• After classes have ended for the Winter semester, course evaluations and summaries are submitted by students and faculty, and course materials are collected in key courses. External evaluations of key courses occur at the end of the Winter semester, or in early May at the latest.
  • Every effort is made by the DUACs to immediately reduce and examine the data from the Winter external evaluations. Particular attention is paid to data directly measuring recent course or program changes, data that does not support the direct assessment of the external evaluations of key courses, or that is significantly different from that received in the past. Actions taken can include, but are not limited to, recommendations for course or program changes.

At any time

The DUACs review suggestions for course and program improvement forwarded from the department chair, department faculty and from the external evaluations. The DUAC discuss, prioritizes and recommends action on each suggestion. The DUACs also discuss results of external assessment of student outcomes. The DUAC consideration of feedback and recommendations for action are documented and can kept in a centralized electronic database. The DUAC recommendations for program and course changes are forwarded to the SECS curriculum committee for approval by the Faculty Assembly, if necessary.

Regularly, instruments for Alumni and Employer Surveys are developed and sent. The data are collected and are examined as they are received. Particular attention is paid to input that either does not support the direct assessment of the external evaluations of key courses or that is significantly different from that received in the past.

Assessment Process Checklists

In order for the assessment and continuous improvement process in the SECS to work well, it is imperative that all persons, from students to instructors to committees, perform the roles for which they are responsible.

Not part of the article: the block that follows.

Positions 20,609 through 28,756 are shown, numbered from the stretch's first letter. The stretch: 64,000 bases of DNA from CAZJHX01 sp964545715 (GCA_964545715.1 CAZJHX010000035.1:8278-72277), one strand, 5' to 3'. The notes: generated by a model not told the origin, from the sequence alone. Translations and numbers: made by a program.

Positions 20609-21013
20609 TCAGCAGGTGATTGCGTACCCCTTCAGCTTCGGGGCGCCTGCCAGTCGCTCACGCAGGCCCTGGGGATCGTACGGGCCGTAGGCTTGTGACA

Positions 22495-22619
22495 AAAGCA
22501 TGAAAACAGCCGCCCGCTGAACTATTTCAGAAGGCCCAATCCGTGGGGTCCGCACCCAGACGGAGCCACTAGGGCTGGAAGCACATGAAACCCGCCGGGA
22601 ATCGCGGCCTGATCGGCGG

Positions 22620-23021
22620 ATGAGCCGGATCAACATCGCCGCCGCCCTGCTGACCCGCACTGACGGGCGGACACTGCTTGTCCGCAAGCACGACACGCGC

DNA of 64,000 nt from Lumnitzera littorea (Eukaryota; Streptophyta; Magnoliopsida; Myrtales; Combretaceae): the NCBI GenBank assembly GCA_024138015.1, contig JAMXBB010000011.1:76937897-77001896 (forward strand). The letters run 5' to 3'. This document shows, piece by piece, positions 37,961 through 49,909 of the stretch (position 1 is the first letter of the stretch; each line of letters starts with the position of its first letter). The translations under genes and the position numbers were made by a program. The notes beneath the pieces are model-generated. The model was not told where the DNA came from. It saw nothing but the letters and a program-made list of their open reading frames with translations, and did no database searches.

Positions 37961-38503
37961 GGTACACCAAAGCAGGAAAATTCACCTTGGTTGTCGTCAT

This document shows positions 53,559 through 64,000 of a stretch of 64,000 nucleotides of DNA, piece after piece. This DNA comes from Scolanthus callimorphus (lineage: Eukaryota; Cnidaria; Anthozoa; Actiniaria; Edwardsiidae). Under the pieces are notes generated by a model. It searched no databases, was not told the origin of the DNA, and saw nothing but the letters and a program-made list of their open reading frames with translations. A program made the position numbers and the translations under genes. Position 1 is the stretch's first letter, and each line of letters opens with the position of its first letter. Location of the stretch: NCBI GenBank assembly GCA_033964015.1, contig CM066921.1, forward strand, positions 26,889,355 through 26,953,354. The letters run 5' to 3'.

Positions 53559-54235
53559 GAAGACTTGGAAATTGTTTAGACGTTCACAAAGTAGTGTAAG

All of the assessment procedures in the SECS are focused on answering the following question: Can students demonstrate accomplishment of the student outcomes before graduation? The resulting continuous improvement process is concerned with improving the answer to this assessment question.

Student outcomes are a set of skills that assure the achievement of the program educational objectives and are necessary for professional engineering practice. Before graduating, SECS students will demonstrate their skills in the following key areas:

  • Student Outcomes for all Engineering Programs

    1. an ability to identify, formulate, and solve complex engineering problems by applying principles of engineering, science, and mathematics
    2. an ability to apply engineering design to produce solutions that meet specified needs with consideration of public health, safety, and welfare, as well as global, cultural, social, environmental, and economic factors
    3. an ability to communicate effectively with a range of audiences
    4. an ability to recognize ethical and professional responsibilities in engineering situations and make informed judgments, which must consider the impact of engineering solutions in global, economic, environmental, and societal contexts
    5. an ability to function effectively on a team whose members together provide leadership, create a collaborative and inclusive environment, establish goals, plan tasks, and meet objectives
    6. an ability to develop and conduct appropriate experimentation, analyze and interpret data, and use engineering judgment to draw conclusions
    7. an ability to acquire and apply new knowledge as needed, using appropriate learning strategies.

  • Student Outcomes in Computer Science

    1. Analyze a complex computing problem and to apply principles of computing and other relevant disciplines to identify solutions.
    2. Design, implement, and evaluate a computing-based solution to meet a given set of computing requirements in the context of the program's discipline.
    3. Communicate effectively in a variety of professional contexts.
    4. Recognize professional responsibilities and make informed judgments in computing practice based on legal and ethical principles.